Scott Hancock has been challenging Confederate sympathizers for five years. But in 2020, he said something changed.
“It was the first time I wondered if I could actually get hurt,” said Hancock, an associate professor of history and Africana Studies at Gettysburg College.
Hancock, who is Black, had made a practice of going to the Civil War-era battlefields near the college once or twice a year when he knew there would be an event to glorify the Confederacy. He and family or friends would show up with signs situating Confederate leaders in “a better, historically grounded reality,” and each time a few people would engage on the role of slavery in the war.
“Usually they’ll say things like, you know, ‘it was states rights,’” he said. In response, Hancock would bring up historic declarations by Confederate leaders. For example, “The Confederate Constitution says … negro slavery will be protected,” he said.
Such interactions felt safe, and occasionally productive, until 2020. Things changed on the Fourth of July when Hancock was near a monument to Virginia’s soldiers. Armed men hurled racial epithets, followed Hancock and his friends as they tried to leave, and took pictures of their license plates.
“The only free speech they were interested in was their own,” he said. This time, no one wanted to talk with him about history.
After supporters of President Donald Trump led a violent insurrection of the U.S. Capitol on Jan. 6, Hancock began viewing his work in a new light, questioning his methods, and wondering the best way to “engage with someone who says and does things you profoundly disagree with,” he said.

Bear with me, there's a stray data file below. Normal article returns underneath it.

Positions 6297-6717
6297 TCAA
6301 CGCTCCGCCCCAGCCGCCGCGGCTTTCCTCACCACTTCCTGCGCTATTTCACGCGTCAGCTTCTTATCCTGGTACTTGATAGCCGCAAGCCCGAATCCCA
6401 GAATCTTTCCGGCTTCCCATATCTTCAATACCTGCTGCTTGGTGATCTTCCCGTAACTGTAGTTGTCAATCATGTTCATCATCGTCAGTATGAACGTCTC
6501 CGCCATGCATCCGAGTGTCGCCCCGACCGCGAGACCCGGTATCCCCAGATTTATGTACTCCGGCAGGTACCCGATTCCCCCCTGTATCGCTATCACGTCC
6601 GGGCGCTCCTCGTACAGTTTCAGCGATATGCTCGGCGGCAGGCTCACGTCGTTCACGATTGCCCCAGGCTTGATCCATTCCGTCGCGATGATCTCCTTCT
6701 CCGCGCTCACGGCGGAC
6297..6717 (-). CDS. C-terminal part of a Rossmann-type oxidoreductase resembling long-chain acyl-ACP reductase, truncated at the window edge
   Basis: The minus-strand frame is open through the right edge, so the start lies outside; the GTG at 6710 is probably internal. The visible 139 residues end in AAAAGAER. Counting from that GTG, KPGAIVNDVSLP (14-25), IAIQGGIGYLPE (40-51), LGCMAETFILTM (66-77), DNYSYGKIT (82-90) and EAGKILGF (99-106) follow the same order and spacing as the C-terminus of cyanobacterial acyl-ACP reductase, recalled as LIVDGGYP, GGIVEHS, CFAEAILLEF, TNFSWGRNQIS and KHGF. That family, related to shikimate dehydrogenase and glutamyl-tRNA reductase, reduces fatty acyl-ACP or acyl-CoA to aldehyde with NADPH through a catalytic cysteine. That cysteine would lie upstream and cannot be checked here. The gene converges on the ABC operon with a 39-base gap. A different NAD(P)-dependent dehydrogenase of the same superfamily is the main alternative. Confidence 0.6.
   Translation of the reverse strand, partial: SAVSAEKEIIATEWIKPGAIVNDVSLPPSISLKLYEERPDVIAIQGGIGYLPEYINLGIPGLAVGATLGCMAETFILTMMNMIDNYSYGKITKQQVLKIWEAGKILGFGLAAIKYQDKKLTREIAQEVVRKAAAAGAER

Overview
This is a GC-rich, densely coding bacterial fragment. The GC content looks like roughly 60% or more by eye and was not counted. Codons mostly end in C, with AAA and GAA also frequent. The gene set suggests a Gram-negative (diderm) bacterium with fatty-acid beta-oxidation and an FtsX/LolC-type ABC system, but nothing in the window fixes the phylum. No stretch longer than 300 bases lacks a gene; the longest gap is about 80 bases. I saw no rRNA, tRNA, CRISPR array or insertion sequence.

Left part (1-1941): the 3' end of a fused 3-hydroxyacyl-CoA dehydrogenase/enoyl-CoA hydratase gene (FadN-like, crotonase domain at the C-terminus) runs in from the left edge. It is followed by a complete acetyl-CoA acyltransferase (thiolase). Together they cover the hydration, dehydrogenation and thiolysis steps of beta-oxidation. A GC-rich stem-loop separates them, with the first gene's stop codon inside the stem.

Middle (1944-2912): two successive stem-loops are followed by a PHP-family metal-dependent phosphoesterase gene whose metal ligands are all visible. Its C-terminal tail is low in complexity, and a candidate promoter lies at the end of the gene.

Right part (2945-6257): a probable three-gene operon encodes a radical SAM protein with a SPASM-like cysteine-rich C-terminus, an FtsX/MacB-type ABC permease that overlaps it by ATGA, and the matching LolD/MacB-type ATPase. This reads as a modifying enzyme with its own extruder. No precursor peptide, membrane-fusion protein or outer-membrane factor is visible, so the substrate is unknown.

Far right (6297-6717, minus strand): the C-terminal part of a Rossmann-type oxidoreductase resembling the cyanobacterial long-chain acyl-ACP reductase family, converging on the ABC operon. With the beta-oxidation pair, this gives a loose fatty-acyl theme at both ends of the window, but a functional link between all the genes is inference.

It’s a feeling people across the country are grappling with — as some were shocked to see their friends, co-workers, or even parents participating in the Capitol riot.
That deadly event, like the Unite the Right Rally in Charlottesville in 2017, will most likely lead to an uptick in radicalization, according to several experts interviewed.
Keystone Crossroads has heard many examples of families pulled apart by polarization in the last several years. Here are what some experts say about why that’s happening, and what friends, family members, and bystanders can try to do about it.
‘A social process’
Leading up to the violent siege in D.C., months of smaller armed protests occurred around Pennsylvania.
In April, armed men in a former military vehicle rolled through Harrisburg during a protest over COVID-19 shutdown orders.
In July, a false rumor that “Antifa” members were heading to Gettysburg for Independence Day drew armed counterprotesters, the same ones who harassed Hancock and his friends.
In November, Trump supporters camped outside of the Pennsylvania Convention Center in Philadelphia, where votes were being tallied, to lob false accusations of voter fraud. Two armed men who drove up from Virginia to allegedly interfere with the ballot-counting operation were charged with election-related crimes.
At the “Stop the Steal” rally on Jan. 6, overlapping groups of Trump supporters converged: diehard fans of the outgoing president, anti-government extremists, white supremacists, and believers in the baseless QAnon conspiracy theory.
While “virtually all violent vanguard elements appeared to come from predominantly far-right, fringe groups,” according to a report from the Network Contagion Research Institution, extremism experts say the combination of mainstream GOP voters and fringe extremists is cause for deep concern.